Have you noticed that art critiques (photography, films, and book reviews as well) can be awfully opinionated? Art criticism is supposed to be about detailing, explaining, and educating the public. But sometimes art critics get carried away with their editorial perspective.
“Abigail Solomon-Godeau views her chosen critical agendas as one of asking questions: Primarily, all critical practices—literary or artistic—should be about asking questions. That’s what I do in my teaching and it’s what I attempt to do in my writing.”
Critic Kay Larsen, states that she starts writing criticism “by confronting the work at the most direct level possible—suspending language and removing barriers…you can try to figure out how to explain it, and there are many ways to take off—through sociology, history, theory, standard criticism, or description.”
And lastly, Grace Glueck sees her role as a critic as “being one of informing members of the public about works of art: She aspires to inform, elucidate, explain, and enlighten.”
With the above critical philosophy (from the terrific book Criticizing Photographs, by Terry Barrett Criticizing Photographs
as a backdrop, I now turn to the exhibit of Maurizio Cattelan at the Guggenheim, “All.” Maurizio Cattelan is known for his prankster approach to art and critics have not been kind.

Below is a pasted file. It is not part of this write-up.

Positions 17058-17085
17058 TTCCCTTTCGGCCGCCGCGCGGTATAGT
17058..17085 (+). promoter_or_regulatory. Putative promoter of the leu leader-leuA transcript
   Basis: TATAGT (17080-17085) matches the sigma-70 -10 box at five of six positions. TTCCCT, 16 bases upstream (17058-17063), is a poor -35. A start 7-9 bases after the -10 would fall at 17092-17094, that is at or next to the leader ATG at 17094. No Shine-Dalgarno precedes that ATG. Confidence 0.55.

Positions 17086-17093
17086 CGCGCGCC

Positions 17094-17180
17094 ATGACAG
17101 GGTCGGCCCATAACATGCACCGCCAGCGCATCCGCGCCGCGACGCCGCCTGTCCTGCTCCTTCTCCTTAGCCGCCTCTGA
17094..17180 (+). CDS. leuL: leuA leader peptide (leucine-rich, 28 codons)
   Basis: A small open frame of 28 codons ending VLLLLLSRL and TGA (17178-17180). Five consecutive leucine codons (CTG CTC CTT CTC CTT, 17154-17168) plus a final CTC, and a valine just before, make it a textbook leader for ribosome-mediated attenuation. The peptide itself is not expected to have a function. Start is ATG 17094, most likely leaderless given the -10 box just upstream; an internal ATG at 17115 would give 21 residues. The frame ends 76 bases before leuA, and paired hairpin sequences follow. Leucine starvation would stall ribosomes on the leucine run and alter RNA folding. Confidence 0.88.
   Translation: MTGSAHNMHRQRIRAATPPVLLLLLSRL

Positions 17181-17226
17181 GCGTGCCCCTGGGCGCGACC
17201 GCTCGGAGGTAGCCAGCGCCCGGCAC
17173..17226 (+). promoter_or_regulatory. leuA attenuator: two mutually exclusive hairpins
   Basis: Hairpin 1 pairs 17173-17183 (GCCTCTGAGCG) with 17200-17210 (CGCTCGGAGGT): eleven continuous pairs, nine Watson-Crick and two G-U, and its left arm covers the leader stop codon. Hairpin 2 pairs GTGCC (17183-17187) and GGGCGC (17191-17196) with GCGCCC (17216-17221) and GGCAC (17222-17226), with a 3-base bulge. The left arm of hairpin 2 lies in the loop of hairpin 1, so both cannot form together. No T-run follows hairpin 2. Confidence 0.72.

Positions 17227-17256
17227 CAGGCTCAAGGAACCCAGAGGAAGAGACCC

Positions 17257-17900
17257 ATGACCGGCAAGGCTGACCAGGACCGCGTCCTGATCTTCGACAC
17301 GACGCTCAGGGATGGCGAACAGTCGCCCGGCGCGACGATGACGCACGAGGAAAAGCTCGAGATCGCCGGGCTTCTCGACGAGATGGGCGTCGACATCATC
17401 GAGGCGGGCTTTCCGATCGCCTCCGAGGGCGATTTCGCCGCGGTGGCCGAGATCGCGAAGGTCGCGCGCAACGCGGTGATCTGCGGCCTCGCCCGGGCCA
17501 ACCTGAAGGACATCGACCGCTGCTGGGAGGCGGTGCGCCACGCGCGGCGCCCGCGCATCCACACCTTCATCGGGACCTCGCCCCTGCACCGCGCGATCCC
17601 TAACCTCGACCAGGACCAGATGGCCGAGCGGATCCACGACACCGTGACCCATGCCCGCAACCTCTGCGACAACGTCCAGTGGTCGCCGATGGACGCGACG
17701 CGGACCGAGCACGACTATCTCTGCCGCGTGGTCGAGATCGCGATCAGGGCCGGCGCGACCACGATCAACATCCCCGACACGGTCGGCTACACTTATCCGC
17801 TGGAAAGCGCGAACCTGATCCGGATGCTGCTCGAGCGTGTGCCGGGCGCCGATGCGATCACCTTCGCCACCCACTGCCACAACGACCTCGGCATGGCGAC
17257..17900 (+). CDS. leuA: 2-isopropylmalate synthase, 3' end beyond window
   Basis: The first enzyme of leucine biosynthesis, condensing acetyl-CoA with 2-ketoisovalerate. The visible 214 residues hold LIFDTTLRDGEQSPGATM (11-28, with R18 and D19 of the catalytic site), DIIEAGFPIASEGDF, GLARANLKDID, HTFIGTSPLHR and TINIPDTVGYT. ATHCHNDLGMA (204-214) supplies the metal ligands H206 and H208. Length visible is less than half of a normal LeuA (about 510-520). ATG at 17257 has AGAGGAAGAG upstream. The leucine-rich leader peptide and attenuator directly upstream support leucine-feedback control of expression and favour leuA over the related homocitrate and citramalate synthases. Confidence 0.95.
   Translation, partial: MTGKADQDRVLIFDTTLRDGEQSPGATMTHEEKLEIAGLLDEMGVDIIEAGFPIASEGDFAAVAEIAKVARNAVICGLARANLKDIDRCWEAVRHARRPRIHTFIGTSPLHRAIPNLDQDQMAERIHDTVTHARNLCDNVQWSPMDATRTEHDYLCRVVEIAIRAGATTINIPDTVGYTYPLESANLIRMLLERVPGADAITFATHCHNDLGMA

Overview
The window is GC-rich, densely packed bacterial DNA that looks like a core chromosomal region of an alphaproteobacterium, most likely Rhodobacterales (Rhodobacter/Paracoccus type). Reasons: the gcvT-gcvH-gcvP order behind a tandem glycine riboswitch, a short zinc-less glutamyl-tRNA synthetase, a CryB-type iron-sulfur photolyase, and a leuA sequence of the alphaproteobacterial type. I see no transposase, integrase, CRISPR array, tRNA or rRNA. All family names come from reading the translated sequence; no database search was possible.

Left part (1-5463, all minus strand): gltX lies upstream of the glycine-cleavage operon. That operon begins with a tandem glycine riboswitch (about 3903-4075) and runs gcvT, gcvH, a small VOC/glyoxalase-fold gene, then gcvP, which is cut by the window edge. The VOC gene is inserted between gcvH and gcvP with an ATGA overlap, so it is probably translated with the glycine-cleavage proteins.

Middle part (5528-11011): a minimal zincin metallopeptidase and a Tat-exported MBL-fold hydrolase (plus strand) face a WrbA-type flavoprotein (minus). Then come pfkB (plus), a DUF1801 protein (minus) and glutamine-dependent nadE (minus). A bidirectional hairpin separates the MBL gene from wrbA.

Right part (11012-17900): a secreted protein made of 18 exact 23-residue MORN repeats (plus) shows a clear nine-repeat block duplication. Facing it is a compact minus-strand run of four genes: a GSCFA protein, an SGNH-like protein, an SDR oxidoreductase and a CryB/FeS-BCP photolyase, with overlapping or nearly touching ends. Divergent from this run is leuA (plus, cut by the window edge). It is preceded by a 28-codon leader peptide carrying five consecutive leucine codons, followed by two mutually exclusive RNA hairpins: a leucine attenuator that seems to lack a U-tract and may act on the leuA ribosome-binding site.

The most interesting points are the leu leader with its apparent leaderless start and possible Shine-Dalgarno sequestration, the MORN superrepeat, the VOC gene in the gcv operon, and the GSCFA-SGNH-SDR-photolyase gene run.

And yet…he is having a retrospective at the age of 51 at the Guggenheim Museum and he cleverly insisted on using the brilliance of Frank Lloyd’s Wright’s space to hang (never-to-be -done-before) his collection of 128 works in the center of the atrium.
Ingenious and fun, you see the art from different perspectives as you walk up and down the ramps: I recommend the exhibit to all. The Guggenheim even gives you free headsets so you can learn about Cattelan.
I have read several reviews—thankfully defacto (since I might have been put off going by the undeserved negativity): The New Yorker, NY Times, and Bloomberg condescend, NY Magazine and The Economist offer useful insights. Jerry Saltz of NY Magazine summarizes in his redemptive article, “All is Cattelan internally fissuring, convulsing into a spectacular grand seizure. It’s full disclosure, nondisclosure, self-martyrdom, panic attack, and jumping-the-shark rolled into one—and it’s also some kind of masterpiece.”
Visit the museum and let me know your thoughts. And notice, I say thoughts; this is when opinions are welcome.